One of the fun parts of blogging is seeing the search terms that lead people to my little piece of the internet. Those terms are a glimpse into other people’s minds, giving me a sense of the topics people find interesting enough to type into a search engine. My favorite search terms are the ones in full sentences beginning with Who, What, Where, When, Why, or How. Sometimes the content on my blog answers these questions; other times it does not.
Here, I address directly some of the amusing questions my blog has received recently.
(1) “Is it illegal to write about a deceased author without them knowing[?]”
Well, I’m not sure how you’re supposed to go about contacting a deceased author, unless you believe in Ouija boards or mediums.
If the googler was asking whether it is unlawful to quote the work of a deceased author without contacting the holder of the copyright and paying a royalty, then William Faulkner’s estate wants the answer to be “yes.” However, I disagree with the Faulkner estate, as explained in my posts, When Someone Quotes You, Say “Thank You,” Not “F-You” and “Manners” for Authors: On Being Quoted.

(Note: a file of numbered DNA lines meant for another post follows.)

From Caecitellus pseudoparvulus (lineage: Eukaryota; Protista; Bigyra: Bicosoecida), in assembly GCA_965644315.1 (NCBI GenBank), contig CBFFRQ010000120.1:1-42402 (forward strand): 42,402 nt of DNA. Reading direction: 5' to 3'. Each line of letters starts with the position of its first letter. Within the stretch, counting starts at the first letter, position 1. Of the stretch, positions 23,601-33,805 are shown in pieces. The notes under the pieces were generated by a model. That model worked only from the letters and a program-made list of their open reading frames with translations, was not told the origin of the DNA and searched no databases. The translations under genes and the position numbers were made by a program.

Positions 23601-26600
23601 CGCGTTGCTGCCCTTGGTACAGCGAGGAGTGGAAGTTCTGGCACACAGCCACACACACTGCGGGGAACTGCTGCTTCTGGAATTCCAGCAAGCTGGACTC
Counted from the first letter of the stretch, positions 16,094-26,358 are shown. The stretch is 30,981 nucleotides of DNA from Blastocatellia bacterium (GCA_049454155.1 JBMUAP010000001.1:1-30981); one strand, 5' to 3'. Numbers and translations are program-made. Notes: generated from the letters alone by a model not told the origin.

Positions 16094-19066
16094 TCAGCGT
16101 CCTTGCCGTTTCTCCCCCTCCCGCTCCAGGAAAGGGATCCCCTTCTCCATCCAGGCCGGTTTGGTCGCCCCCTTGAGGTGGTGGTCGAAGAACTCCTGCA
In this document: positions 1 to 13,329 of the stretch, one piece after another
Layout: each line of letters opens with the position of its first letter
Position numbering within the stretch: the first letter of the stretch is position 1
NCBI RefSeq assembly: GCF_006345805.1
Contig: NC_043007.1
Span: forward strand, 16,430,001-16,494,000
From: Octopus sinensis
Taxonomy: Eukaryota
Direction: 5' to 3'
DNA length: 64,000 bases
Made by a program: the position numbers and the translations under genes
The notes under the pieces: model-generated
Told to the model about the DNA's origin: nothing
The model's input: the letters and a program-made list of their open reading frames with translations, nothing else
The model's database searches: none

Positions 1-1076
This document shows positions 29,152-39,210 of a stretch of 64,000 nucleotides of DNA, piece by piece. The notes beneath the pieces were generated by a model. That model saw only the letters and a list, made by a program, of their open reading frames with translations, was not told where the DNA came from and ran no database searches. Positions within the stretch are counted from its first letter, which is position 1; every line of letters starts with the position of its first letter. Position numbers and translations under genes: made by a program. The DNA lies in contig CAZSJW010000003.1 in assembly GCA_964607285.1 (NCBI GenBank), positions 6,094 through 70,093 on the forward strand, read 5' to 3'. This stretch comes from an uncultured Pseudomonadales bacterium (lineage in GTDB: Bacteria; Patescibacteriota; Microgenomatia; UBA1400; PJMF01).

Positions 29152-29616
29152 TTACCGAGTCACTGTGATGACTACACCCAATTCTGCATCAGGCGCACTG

(2) “Why I love bird watching essays”
The only one who can know why you love bird watching essays is you, but a search engine apparently thought I was one with the answer. It probably directed this reader to my post, The Things I Love: Objects and Activities that Help Ideas Flow Rather than “Burst,” in which I say there’s no such thing as too many bird pictures. But that’s probably not what this person wanted to find.
I’ve been wondering whether this person was looking for author Jonathan Franzen’s My Bird Problem, which is part of The Discomfort Zone: A Personal History. In this rambling essay, Franzen captures the addictive quality of birding and discusses how it furthered his interest in conservationism (interspersed with a loosely connected history of his personal relationships). Those who consider a visit by a masked duck akin to a celebrity sighting may want to read this essay, particularly if they are Franzen fans.
(3) “Why are children’s book reviews shorter than average reviews[?]”
There are several truisms in this world, like “Don’t eat anything larger than your head.” Similarly, a review should not be much longer than that which it reviews. A 1,000 word review of Eric Carle’s 11 word My Very First Book of Colors would be insufferable.